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I have finished chemo and radiation and i was one of the lucky ones who got a clear pet scan.  I should ne on top of the world but instead i am lost.   I am struggling learning to eat again and other side effects.  Loneliness is eating away at me.  I want my old life back but it seems a pipe dream.  I dont know how to pull up out of the downward spiral i am on.  I know its wrong but i am ready to just give up.  Dont think i can take much more.

Super Contributor

Re: Lost

Hi flick,


Well done on the clear scan and managing to get through everything.

What cancer did you have?

If you don't mind me asking, what are the side effects that you are having? You mentioned the eating...


Learning to accept the changes to your life can be a hard thing to do. You almost have to grieve for the person that has been lost. Of course, this all made so much harder because of the social isolation that has been forced on all of us.

It will get better.  Do you live with family?




New Contributor

Re: Lost

I had a tumour in my neck and base of tongue that o had no symptoms of only a toothache.  It all happened so fast. 7 weeks of radiation and chemo.  I will alone. I have no family near. I lost my sister and brother 7 weeks apart last year.  Its just me and my puppy.   

I cannot swallow. And i have a peg tube in. I get so exhausted all the time.   I try cooking soft vegies to eat and then too tired to eat it.  The struggle to swallow it just wears me out. 

I want to feel happy bit cant pull up. I am so angry at myself. L used to work full time  and wham everything is gone

Super Contributor

Re: Lost

Hey, I just wanted to let you know that I suffered as you have - but it gets better.  I think the big thing to address is mental health & loneliness --- if you can hang in there, the physical stuff gets better.

And for crying-out-loud don't 'give up'.  Succeeding in a fight against cancer and then submitting to depression, even suicide - it's like a weird Catch 22.  Just take a step back, sink in some information and perspectives, then form a strategy.  Things can and will get better, but yeah - it does hinge on YOU.

Let me give you a quick re-hash of how things went for me, then a suggestion.

I was diagnosed 4 years ago with stage 4 head & neck cancer.  Grueling treatment, PEG dependant, vomitting blood, awful constipation, all kinds of fun & games on the cancer merry-go-round.  The first week after treatment was the worst week of my life.  The first month was woeful.  The first 6 months were bad.  But it got better.  Honestly, it's still not perfect, but I'm still kicking, I'm a viable passenger on Spaceship Earth.  So are you.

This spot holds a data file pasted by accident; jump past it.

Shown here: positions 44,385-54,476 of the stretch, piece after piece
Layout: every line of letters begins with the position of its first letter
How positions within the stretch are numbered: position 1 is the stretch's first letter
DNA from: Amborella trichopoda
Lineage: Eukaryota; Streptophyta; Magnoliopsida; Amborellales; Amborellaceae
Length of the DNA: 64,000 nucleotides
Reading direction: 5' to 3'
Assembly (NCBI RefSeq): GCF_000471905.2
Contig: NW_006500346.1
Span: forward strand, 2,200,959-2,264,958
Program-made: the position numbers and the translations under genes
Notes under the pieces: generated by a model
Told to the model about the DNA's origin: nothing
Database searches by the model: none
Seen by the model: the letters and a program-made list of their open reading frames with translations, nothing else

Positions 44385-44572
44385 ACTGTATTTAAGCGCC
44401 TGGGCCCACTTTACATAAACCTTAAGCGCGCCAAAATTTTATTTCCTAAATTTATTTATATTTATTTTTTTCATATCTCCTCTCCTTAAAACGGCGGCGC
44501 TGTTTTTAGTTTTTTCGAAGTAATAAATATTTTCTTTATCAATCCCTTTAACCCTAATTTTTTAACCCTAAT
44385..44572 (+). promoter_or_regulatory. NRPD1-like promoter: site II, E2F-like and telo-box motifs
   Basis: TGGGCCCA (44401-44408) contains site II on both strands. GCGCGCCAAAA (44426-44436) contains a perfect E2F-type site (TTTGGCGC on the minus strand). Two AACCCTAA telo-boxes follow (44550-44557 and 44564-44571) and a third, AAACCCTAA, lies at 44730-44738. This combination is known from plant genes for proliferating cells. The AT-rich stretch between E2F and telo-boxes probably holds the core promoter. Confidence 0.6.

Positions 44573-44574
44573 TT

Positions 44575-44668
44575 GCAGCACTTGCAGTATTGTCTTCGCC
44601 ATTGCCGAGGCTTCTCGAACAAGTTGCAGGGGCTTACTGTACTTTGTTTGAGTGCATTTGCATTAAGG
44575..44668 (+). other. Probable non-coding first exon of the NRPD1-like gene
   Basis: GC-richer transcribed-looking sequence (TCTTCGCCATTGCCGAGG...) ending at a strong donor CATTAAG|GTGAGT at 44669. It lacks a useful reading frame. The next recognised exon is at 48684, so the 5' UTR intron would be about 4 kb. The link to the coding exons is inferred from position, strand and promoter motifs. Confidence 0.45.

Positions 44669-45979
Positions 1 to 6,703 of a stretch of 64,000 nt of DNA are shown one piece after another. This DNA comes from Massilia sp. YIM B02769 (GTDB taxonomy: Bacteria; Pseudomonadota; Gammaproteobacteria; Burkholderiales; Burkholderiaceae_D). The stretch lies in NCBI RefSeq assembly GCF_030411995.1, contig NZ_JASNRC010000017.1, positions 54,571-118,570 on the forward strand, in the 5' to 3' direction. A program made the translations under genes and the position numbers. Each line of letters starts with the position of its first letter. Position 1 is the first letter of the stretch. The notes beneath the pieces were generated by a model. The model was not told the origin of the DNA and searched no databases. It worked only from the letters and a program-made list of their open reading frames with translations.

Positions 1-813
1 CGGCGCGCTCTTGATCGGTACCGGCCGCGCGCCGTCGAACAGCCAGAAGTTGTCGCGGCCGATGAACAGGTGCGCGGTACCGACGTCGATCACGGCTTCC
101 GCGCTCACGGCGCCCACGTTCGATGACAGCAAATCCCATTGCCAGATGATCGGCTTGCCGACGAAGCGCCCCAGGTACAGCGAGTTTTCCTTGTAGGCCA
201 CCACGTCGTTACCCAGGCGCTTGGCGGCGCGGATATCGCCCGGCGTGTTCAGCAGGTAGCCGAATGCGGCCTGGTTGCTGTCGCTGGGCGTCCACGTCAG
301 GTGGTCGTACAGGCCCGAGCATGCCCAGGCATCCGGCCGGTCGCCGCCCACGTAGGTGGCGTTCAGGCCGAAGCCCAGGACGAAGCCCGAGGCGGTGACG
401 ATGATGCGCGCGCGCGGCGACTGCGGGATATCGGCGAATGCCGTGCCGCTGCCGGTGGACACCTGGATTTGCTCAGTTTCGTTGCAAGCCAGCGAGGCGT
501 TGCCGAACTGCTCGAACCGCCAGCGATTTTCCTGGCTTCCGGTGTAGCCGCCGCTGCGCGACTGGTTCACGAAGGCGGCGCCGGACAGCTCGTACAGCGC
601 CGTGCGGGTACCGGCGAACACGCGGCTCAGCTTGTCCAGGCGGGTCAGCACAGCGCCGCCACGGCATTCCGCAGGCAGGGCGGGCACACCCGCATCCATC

I relied on the PEG as my sole source of nutrition and hydration for .. I'll say 4-6 months, I honestly don't remember and it's !GREAT! that I don't remember.  The fight is slipping into the past.  I used to take formula via PEG and then vomit it up (with some blood and pain) from the mouth.  It was awful and absurd.  And it's over.

No matter how far past treatment you are - the shitty cancer side effects will get better.  Just give it time.

The psychological stuff is a nightmare.  The worry about recurrent cancer is the worst, but loneliness and isolation can certainly come within spitting distance.  Alone is probably the worst word in the dictionary.  Hell.  Suffering.  Depression.  Those are just lesser synonyms.   Feeling alone and without anchor is horrible.

I'm sorry you feel that way.

But you don't have to.

Knowing that the physical stuff gets better and you just need to keep your head down (my advice is distract yourself with whatever gives you the most slothful pleasure - netflix, computer games, whatever floats your boat).  Anyway, knowing the the physical suffering improves ...

.. I strongly urge you to separate it completely, and look ONLY at the psychological stuff in the immediate short term.

Consider the loneliness, the feeling of futility - are you depressed ?  Do you still walk your dog ?  Take a proper stock of where you're at emotionally, how you feel day to day, whether it's sitting still, getting worse, or better.  (And tie that into your recovery physically - because if you're in the deepest pit of physical suffering, put off the stocktake for a week or two - things will start to get better, and wait until then to take stock).

But yeah, I'd urge you to do a good solid triage of your mental health, and I guess in my mind the areas I'd want to focus in on are pretty simple -

Loneliness/Isolation:  get a handle on how much of a problem this is, it sounds like a severe issue, but you need to wash away all the other stuff, get rid of the 'noise' and get a real handle on the problem.

Hope:  I reckon a bit of hope is vital, get a handle on how positive or negative you feel about the short & longer term future and why.

Fun:  think of the things you still enjoy (even if some of that enjoyment has been lost) and take stock of them.

With those 3 pieces of information, I reckon you could better articulate where you're at, either to a support community, or getting professional help.  Those communities are starting points - I think the journey is about creating relationships .. making a new friend, talking to people who understand.

So yeah, my example might be:

Loneliness:  I feel bereft and isolated, every day I feel as though nobody hears or understands me, cancer has changed me and I feel I no longer know myself or can relate to the people in my life